The impending recession in 2023 has put immense pressure on organisations to innovate towards a leaner structure while doubling down on revenue and profits. From a leadership standpoint, this means keeping your organisation’s human capital relevant amidst insurmountable challenges
But how can one do this? Upgrading skill sets, hard skills and the hot topic of soft skills seem to be critical in today’s climate.
We had a heart-to-heart with Leonard Lee, a Senior Facilitator and Leadership Coach at The School of Positive Psychology, about the nitty-gritty of Psychological Capital, or PsyCap, who shared a wealth of exciting insights.
Leonard has over 25 years of corporate experience in leadership development and talent. He also founded the HR Consulting company HectoR Consulting.
Before we delve deep into Psychological Capital (PsyCap) at length, Leonard explained traditional investments and how humans are the new capital investment. “Traditionally, capital investments included physical space, equipment, machinery and financial muscle,” Leonard pointed out.
He continued, explaining that in today’s context, capital investment now includes human capital – investing in employees. Seeing them as part of your capital investment, their skills and experience make up the capital investments.
Building on the notion of human capital and employees as capital, Leonard spoke about expanding on this a little further – by looking at the employee’s psychological makeup, how a person thinks, their resilience, optimism and their general mental being.
PsyCap is a concept made famous by Organisational Behaviour Professor Fred Luthans. The person can tap into their positive psychological state and resources to improve their wellbeing and job performance.
Previously, when talking of human capital, Leonard explained, it referred to what a person knew, had studied at university, what skills they had trained in and learnt, the hard skills.
“As time has gone by, organisations realise that more is needed. The whole realm of motivation and behaviour has now become more of a focus; people’s wellbeing and psychological makeup play an essential part in their performance,” adds Leonard.
Leonard pointed out that high levels of hope, efficacy (self-efficacy), resilience and optimism often define psychological capital, otherwise known by its acronym HERO.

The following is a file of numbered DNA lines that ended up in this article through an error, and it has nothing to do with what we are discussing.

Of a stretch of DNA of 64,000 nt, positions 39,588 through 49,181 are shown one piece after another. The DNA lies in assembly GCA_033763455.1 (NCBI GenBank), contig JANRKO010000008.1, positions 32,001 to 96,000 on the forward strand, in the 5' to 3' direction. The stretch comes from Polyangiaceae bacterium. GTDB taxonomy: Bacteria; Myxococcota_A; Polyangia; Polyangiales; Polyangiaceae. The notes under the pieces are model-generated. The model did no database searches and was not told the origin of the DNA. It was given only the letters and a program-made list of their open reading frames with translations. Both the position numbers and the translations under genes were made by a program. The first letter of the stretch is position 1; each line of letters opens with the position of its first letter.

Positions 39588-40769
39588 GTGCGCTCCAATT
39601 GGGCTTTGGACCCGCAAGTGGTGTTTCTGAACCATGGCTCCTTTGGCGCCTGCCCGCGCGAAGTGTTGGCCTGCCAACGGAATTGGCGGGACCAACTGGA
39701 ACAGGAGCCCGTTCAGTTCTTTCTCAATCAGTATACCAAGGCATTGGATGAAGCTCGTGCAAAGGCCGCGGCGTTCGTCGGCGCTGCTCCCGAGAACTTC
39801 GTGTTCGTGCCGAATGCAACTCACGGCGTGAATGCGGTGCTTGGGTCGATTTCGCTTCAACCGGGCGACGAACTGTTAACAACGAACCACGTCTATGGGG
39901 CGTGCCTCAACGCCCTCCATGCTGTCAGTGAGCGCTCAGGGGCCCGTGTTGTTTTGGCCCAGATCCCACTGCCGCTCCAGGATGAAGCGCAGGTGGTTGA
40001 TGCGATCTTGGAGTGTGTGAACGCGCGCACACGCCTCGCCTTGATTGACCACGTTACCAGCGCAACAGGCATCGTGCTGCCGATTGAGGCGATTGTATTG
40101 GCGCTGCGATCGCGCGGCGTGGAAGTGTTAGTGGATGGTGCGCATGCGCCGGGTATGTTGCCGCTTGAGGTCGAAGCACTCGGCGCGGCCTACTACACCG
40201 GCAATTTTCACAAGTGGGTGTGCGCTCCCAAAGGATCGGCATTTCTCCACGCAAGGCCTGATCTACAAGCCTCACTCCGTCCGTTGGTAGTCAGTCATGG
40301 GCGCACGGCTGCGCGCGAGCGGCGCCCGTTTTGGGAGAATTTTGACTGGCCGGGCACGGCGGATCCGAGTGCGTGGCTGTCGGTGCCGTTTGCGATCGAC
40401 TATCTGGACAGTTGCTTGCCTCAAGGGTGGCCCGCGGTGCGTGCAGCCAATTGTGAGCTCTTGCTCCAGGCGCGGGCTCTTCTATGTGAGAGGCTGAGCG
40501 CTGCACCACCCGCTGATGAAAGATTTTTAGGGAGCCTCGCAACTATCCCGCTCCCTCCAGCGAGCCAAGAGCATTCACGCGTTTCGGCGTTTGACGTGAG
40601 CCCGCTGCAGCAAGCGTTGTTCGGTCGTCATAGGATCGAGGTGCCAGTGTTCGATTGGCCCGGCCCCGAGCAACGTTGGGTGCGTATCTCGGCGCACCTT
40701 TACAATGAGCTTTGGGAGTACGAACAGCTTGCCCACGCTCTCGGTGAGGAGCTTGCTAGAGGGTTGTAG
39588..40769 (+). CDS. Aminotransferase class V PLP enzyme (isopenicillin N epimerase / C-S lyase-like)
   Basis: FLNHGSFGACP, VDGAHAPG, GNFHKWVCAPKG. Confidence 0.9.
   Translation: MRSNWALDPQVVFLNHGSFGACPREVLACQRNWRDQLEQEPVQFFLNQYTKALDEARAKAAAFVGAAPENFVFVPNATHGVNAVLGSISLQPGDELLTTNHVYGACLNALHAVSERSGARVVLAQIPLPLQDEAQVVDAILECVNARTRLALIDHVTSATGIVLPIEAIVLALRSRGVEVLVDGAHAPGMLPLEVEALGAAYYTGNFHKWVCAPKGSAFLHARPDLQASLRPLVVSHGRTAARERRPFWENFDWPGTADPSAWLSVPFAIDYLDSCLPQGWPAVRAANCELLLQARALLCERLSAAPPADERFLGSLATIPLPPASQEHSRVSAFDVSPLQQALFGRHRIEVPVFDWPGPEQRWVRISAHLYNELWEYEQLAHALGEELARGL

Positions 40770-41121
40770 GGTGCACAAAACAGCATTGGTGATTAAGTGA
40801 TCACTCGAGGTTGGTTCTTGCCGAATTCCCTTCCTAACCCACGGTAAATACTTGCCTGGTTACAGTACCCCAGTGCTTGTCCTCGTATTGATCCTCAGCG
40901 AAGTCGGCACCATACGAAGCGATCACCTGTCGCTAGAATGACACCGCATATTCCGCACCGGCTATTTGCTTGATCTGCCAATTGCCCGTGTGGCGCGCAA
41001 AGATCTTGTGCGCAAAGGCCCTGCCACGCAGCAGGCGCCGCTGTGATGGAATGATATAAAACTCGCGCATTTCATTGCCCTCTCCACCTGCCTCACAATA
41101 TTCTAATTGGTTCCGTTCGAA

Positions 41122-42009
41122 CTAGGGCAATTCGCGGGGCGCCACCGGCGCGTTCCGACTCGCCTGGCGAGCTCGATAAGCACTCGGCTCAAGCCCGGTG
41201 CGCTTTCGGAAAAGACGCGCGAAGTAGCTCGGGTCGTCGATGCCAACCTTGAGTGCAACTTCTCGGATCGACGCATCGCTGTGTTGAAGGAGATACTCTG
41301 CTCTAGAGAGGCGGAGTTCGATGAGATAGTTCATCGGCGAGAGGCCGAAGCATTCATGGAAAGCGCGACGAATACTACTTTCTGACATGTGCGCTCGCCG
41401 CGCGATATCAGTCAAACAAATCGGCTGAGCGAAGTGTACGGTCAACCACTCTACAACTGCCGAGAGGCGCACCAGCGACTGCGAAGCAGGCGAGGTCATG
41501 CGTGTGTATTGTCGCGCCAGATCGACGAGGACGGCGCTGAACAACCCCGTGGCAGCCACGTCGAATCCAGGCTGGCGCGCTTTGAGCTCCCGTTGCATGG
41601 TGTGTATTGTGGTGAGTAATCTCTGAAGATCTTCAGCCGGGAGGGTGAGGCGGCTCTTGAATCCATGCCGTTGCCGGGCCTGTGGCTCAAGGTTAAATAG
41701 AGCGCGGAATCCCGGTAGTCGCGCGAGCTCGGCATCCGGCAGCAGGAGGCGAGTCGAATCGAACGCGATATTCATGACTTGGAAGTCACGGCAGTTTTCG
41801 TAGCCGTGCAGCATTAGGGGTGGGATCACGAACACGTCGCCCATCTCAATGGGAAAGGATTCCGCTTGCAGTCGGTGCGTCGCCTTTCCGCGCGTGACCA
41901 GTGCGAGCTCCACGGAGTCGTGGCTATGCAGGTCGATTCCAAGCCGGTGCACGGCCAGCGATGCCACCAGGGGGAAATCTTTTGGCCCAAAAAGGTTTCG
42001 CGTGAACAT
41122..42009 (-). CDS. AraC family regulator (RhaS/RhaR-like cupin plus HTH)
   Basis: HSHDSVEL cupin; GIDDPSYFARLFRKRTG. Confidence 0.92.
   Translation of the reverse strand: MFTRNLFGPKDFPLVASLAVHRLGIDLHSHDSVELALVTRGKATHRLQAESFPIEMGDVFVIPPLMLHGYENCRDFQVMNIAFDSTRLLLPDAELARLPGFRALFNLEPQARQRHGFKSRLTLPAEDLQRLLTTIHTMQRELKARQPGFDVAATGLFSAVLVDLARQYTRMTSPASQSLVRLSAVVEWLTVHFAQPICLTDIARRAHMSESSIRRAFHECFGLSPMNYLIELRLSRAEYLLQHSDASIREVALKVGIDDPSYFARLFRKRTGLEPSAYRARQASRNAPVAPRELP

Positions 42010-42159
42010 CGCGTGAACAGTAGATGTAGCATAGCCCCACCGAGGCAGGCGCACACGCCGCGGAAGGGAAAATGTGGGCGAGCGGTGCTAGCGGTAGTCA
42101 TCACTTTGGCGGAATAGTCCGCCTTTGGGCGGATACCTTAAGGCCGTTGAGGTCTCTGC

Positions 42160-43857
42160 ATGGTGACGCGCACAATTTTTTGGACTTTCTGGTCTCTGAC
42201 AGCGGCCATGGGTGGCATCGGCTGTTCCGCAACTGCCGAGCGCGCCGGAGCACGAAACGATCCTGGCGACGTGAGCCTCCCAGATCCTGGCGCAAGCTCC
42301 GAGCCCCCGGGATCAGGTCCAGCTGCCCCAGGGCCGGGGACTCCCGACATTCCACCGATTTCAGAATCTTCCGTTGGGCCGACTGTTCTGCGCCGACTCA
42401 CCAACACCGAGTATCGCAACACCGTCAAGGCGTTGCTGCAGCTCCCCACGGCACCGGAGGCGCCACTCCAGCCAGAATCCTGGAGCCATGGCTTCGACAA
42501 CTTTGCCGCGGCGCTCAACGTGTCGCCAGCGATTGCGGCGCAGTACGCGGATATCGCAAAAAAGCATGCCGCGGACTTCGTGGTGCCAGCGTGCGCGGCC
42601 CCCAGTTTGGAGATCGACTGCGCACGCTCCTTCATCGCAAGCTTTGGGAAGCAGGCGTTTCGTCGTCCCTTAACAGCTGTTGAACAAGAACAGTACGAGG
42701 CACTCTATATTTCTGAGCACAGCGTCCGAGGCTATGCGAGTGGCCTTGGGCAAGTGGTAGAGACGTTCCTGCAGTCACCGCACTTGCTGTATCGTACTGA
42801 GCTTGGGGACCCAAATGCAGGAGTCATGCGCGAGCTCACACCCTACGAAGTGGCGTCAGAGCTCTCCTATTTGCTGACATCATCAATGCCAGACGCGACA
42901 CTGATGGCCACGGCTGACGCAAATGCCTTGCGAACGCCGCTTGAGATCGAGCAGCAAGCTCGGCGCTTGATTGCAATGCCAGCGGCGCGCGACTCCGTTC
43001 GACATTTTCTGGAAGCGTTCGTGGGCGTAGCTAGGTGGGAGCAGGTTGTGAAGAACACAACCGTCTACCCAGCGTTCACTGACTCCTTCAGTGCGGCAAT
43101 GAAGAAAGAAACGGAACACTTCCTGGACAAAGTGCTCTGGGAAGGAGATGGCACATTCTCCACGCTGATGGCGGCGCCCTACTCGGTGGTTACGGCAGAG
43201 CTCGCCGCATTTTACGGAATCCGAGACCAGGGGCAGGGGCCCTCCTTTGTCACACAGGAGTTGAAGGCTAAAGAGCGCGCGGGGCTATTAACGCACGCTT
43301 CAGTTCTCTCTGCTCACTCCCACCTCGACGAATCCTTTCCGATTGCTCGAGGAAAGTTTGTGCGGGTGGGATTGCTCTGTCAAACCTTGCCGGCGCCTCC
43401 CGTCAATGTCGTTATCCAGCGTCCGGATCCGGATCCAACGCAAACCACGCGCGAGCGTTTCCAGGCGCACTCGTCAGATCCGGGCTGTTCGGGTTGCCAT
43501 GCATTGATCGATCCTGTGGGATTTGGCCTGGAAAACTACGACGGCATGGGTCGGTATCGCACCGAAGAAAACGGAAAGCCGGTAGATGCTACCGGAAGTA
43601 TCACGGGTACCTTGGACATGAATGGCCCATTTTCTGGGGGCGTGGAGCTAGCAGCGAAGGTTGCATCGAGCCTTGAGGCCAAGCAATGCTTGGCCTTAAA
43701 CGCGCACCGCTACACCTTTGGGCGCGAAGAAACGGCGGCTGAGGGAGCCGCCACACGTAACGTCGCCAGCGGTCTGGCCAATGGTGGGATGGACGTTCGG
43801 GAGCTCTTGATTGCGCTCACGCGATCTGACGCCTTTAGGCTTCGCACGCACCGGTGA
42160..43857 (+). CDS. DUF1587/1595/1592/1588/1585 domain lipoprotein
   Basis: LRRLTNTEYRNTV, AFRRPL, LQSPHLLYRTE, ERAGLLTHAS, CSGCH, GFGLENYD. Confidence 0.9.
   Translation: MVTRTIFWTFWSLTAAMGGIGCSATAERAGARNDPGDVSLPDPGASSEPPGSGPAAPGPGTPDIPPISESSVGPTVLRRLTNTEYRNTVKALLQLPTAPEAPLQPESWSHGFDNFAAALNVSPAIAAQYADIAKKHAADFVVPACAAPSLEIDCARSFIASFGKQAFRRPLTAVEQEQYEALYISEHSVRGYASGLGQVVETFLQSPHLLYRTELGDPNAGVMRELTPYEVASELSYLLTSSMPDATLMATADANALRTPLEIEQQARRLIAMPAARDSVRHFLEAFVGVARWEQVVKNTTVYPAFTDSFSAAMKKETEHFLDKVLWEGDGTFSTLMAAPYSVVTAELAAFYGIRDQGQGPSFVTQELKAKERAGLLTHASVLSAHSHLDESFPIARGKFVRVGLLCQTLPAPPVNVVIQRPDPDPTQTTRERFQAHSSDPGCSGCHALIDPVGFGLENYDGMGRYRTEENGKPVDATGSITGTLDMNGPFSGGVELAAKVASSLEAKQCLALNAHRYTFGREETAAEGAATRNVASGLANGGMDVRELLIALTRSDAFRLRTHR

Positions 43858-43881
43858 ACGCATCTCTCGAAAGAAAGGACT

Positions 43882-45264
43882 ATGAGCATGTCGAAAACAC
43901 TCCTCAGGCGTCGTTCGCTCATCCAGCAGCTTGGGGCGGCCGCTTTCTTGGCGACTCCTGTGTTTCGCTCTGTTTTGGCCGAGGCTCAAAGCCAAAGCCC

“One can imagine that if an individual has high levels of HERO, the individual would potentially be in a flourishing state of wellbeing, ready to embark on challenges which could benefit the organisation,” remarked Leonard.
He pointed out that developing this aspect of their employees can enable their human resources to be a differentiating competitive advantage. Research has shown that high HERO levels positively affect employee satisfaction and performance.
Given the complexities human capital faces in today’s volatile environment, leaders must build PsyCap in their employees.
Leonard explained that beyond the usual skills, leaders need to inspire hope and build self-efficacy, resilience and optimism in their workforce.
For example, one of the features of transformational leadership relates to how the leader cultivates intellectual stimulation and promotes coaching – all intending to increase the employees’ self-efficacy- which is one of the tenets of PsyCap.
In its simplest form, HERO is:
Leonard clarified, “The tenets of HERO are a mix of inherent behaviour and learnt abilities.
According to Leonard, one can be predisposed to certain aspects of HERO. For example, there is bountiful research on how one can be predisposed to optimistic or pessimistic tendencies.
However, he went on to say that studies have also shown the importance of learned behaviour and how techniques in positive psychology, like reframing, can help one increase one’s PsyCap. It is critical to start from a place of self-awareness.
The benefits of PsyCap are many, as Leonard explained.
On a personal level, from a positive psychology angle, concepts like hope, resilience and optimism are known to evoke positive emotions, which will broaden minds and lead to being open to ideas and possibilities.
According to psychologist Barbara Fredrickson, these will, in turn, help build personal wellbeing resources, ranging from physical to intellectual and social resources, leading to better mental health support.
“From a business standpoint, there are links to show that employee wellbeing plays a vital role in increasing job performance. Employees are more engaged and will perform better,“ added Leonard.
If you take the example of self-efficacious employees, they will be more confident as they take on new and different tasks.
Our signature leadership programme, SMILE Leadership Masterclass includes a module on PsyCap. Leaders learn to be hopeful, gain efficacy, resilient and optimistic in times of uncertainty. Reach out at email@example.com if you want to build leaders who know how to build high-performing teams through PsyCap.